RSS is not dead

I’m sick to death of people saying that RSS is dead, and I’d like to make a public service announcement about this anti-syndication meme:

RSS isn’t dead, and isn’t to blame for making you a news junkie. It’s an efficient way to gather information from multiple sources. You should use RSS.

RSS isn’t dead or dying. It’s a syndication format that makes the retrieval of information from multiple sources more efficient. While I do understand the tendency for people to overdose RSS and fall victim to information overload, this is an easily remedied problem.

Problem: I’m suffering from information overload because I subscribe to too many RSS feeds.
Solution: Subscribe to fewer RSS feeds.

And yet I’ve been seeing things like this in my RSS reader (of all places!) written by people I have a lot of respect for:

Jason Fried:

Is RSS dead to you too? I haven’t used an RSS reader for a year and I haven’t looked back.

I just go to site [sic] that I like. I’ve found it more satisfying and it slows me down. I’m less news/information junky now which is a good thing.

There’s simply no good reason to throw out the baby with the bathwater on this one. Eschewing an incredibly efficient way to gather information from multiple sources because it’s too efficient at collecting information from multiple sources makes no sense.

If you find that you’re spending too much time looking through your RSS reader, why not try spending less time looking through your RSS reader? It’s easy. You either (a) don’t open your RSS reader as often, or (b) reduce the number of RSS feeds you subscribe to.

I’ve also seen some claims that “all of the important stuff will make it’s way to you” no matter what. The idea is that shutting off your RSS reader will save you a bunch of time, which you could be using to accomplish more important things.

Chris Wanstrath:

I don’t know how many of you read RSS, but I challenge you (that’s a keynote term) to give it up for a month. Just turn it off. Stop using Google Reader or NetNewsWire or whatever the kids are using these days. It’s not worth your time.

What should you do instead? If you use Twitter, try following the authors of your favorite blogs. Read their tweets on the bus. Or in the bathroom. Check Ruby Inside once a week and skim over the posts. Visit an aggregator like planetrubyonrails.com once a month. But mainly, let other people do the filtering for you. Use your time for other things.

You will not miss out on anything big. Stuff like the Google App Engine, or Rubinius running Rails, or the killer speaker line up at this year’s Ruby Hoedown will find its way to you. How can it not? I’m willing to bet a lot of the stuff in your RSS reader is stuff you already knew, or heard about somewhere else.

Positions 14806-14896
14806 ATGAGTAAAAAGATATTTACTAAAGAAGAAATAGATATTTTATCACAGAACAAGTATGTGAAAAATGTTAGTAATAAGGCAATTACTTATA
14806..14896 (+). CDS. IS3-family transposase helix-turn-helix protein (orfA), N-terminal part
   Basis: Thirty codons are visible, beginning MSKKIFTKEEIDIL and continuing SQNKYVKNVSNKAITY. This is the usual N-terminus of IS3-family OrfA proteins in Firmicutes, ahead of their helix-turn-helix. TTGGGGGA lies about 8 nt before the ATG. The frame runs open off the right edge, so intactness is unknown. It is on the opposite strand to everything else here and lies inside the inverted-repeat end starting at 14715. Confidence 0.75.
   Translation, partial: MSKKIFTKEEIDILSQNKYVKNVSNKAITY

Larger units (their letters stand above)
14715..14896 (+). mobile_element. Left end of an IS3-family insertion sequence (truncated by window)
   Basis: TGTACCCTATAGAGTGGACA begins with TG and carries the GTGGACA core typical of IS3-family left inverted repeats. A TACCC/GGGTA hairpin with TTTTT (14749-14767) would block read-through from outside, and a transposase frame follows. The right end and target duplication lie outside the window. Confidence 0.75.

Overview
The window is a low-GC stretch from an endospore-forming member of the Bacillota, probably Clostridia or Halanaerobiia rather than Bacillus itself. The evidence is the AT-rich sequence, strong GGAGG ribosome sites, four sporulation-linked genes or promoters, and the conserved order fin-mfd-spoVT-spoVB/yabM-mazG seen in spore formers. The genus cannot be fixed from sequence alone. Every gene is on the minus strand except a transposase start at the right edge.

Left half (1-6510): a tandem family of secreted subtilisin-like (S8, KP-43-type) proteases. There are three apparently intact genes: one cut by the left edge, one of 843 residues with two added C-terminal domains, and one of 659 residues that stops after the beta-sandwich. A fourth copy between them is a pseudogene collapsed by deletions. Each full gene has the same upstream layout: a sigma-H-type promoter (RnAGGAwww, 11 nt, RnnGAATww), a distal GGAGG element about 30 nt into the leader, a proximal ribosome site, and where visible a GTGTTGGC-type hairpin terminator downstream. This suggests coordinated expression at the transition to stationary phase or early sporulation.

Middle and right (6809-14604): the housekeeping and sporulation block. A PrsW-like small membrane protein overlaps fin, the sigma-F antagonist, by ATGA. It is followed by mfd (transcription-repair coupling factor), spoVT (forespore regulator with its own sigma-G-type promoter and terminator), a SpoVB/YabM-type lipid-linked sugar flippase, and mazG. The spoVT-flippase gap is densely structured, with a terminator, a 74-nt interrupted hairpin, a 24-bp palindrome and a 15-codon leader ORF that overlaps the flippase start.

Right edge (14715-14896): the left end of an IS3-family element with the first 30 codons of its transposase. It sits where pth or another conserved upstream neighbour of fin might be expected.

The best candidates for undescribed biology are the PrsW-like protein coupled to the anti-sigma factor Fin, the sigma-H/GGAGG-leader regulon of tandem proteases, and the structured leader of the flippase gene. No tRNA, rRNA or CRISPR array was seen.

I understand that reading feeds can be a time-sink, but the suggested alternative here is to cut out feeds and use Twitter instead. Seriously? Not only is Twitter more of a time-sink than RSS feeds, but isn’t Twitter just a micro-blogging service and proprietary RSS reader shoved together into a single package?

I don’t understand why this has to be all or nothing. RSS is useful. Why not use it?

Published by

Trevor Turk

A chess-playing machine of the late 18th century, promoted as an automaton but later proved a hoax.

5 thoughts on “RSS is not dead”

  1. Hear, hear!

    I find RSS tremendously useful for staying on top of this fast-paced industry.

    For me blogs like yours, RubyInside, Rubyflow, Railsenvy and Railscasts are MUST HAVE subscriptions for anyone serious about Ruby development.

    People who whine about feeds just don't make good subscription choices. If it aint useful and sucks your time away, then just UNsubscribe, no?

    As a sidenote, the only non-work related feed I'm tuned into is LOLCATS – As far as I'm concerned, if you don't have time to chuckle at funny animals, then your priorities are all screwed up!

  2. Some great points in this post, but I've still got a few issues:

    a) RSS is annoyingly successful in separating presentation from content (I mean that in an XML v. CSS way, not an (X)HTML v. CSS way – I'm all for web standards). I may well be wrong, but I wouldn't want to miss out on the awesome variety of web site designs out there. Isn't that what diversity's about? As they always tell us, "it would be horrible if we were all the same," which is as true on the Web as it is in real life.

    b) Please give me a link to a decent feed reader. Google Reader is ugly, shows duplicate posts from A List Apart's feed (RSS 2.0), screws up on entities (i.e. foreign characters, and symbols), and does a whole other load of (I'll be polite:)stuff I don't like.

    Just my 2 cents; again, great post.

  3. I use NetNewsWire as my RSS reader, but I don't actually do much reading in it. I usually open things I want to read in Safari instead. If I don't have time for something that looks interesting, I'll throw it in Instapaper and read it later. If I find something valuable or interesting, I'll usually bookmark it in Delicious.

Comments are closed.